||Comments by Josť Delgado
Department of Research, Center "Ramon y Cajal," Ctra. de Colmenar, km. 9, Madrid 34, Spain
Cerebral play of forces in offensive-defensive mechanisms. Dr Adams's excellent review of the specific neuronal circuitry of intraspecific aggressive behavior in mammals is most useful. I would, however, question his main working hypothesis about the anatomical identification of three motivational systems for offense, defense, and submission, and propose instead the involvement of a constellation of brain structures, with a continuous dynamic equilibrium, in the control of the various manifestations of agonistic behavior.
To locate a defense motivational system in the midbrain central gray is controversial, because offensive-defensive responses depend on the play of forces in neuronal pools located not in one but in several structures, including the central gray, the tectum, some thalamic nuclei, and the amygdala, plus inhibitory influences from the septum, the caudate nucleus, parts of the amygdala, and other cerebral structures.
Electrical stimulation, chemical injections, and localized destructions of the brain may act upon the equilibrium of the whole system, which is also influenced by its past history, by present sensory inputs, and by individual interpretation of received information, We should not place functional labels on anatomical areas without taking into consideration the environmental context. Research should be oriented toward evaluating the role of specific structures and factors involved in each type of offensive-defensive reactivity . Adams's reference to " ... points in the forebrain where there are inhibitory interactions between the defense and submission systems " appears to be in agreement with the idea of constellations and not centers.
Another controversial issue is Adams's concept of the "consociate modulator which switches the behavior of the animal when its opponent is familiar, from defense to submission," In our experience the essential factors determining an animal's response are hierarchical position and social context, not familiarity. This has been demonstrated in monkey colonies where the occurrence, direction, and expression of aggressive responses elicited by aversive radio stimulation of the brain or by radio-controlled skin shock depended on the social rank of the stimulated monkey, which would attack submissive monkeys but showed no aggression in the presence of a dominant partner. Exactly the same brain stimulation elicited aggression or submission, depending on the presence of a low- or high-ranking partner (Plotnik, Mir, and Delgado 1970).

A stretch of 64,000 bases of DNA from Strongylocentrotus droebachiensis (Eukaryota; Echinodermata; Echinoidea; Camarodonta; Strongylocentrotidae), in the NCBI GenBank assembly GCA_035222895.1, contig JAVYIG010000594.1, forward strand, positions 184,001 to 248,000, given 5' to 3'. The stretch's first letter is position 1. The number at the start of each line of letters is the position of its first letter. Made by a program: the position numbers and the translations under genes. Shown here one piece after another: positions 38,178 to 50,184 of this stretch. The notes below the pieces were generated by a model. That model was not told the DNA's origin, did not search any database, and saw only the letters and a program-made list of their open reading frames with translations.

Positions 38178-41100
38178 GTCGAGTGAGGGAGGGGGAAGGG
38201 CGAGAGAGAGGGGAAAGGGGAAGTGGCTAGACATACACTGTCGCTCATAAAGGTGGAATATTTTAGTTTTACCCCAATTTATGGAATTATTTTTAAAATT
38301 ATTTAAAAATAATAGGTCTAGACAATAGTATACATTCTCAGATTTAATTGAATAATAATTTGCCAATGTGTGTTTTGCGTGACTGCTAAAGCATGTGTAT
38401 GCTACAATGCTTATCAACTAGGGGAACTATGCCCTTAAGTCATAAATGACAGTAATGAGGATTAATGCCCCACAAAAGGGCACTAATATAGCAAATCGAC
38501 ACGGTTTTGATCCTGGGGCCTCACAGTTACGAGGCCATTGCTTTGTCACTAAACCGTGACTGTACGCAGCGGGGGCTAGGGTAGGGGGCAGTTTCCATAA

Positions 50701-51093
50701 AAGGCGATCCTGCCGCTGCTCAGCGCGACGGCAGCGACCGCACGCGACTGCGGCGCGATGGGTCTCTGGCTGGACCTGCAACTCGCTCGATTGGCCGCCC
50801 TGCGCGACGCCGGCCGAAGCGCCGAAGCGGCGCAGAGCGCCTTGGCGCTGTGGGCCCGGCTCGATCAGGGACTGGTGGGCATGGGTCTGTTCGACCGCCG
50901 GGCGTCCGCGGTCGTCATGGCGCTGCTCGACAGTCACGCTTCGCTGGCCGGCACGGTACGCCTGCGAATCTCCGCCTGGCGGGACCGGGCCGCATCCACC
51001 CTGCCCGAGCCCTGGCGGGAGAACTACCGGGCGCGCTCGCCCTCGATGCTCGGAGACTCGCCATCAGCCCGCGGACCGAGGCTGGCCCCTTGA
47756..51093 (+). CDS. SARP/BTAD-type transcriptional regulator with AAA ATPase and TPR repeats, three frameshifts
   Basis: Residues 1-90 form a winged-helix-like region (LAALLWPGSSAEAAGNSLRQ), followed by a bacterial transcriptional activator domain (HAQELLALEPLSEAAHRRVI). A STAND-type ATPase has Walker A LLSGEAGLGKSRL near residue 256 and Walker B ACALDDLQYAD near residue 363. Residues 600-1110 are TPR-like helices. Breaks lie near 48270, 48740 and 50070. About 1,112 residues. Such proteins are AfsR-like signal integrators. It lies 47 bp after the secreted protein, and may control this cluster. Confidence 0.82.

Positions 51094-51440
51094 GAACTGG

In other experiments with gibbons, electrical stimulation of the same point in the central gray in the same animal produced aggressive behavior if the animal was in a laboratory colony but not when tested in a tree ecological situation on the island of Hall. In this last case the stimulated animal would run out of sight into the bushes without showing hostility against other gibbons. These studies also demonstrated the establishment of dynamic equilibrium between excitatory central gray and inhibitory caudate nucleus stimulations, with relative predominance dependent on relative strength of stimulation (Delgado, Sanguinetti, and Mora 1973).
In our opinion, e1ectrical stimulation of the brain acts as a trigger of preestablished cerebral functions, influencing the processing of sensory inputs and the release of previously acquired motor patterns and experiences. In some experiments the motor effects elicited by brain stimulation may be considered as fragments, often involved in offensive-defensive behavior, but lacking negative reinforcing properties (Delgado 1967).
As a working hypothesis we have proposed that emotional expression, including offense and defense, is composed of groups of fragments that comprise autonomic responses, vocalization, facial expression, and both tonic and phasic motor activity. Depending on the cerebral area stimulated, these fragments may be evoked as isolated or as organized sequences. Emotional states depend on the activation of constellations of brain structures determined by the decoding of specific sensory inputs. Brain stimulation may produce similar activation, allowing the artificial manipulation of emotions as well as of emotional reactivity (Delgado and Mir 1969).
Some of these ideas may coincide with Adams's distinction between motivating, releasing, and directing stimuli, with the difference that the distinction is not in the stimuli but in the cerebral frame of reference and in the social context, which may be decisive for the interpretation of sensory inputs. Hopefully Adams's thought-provoking review will provide the basis for further studies to increase our understanding of the brain mechanisms involved in offensive, defensive, and submissive behavior.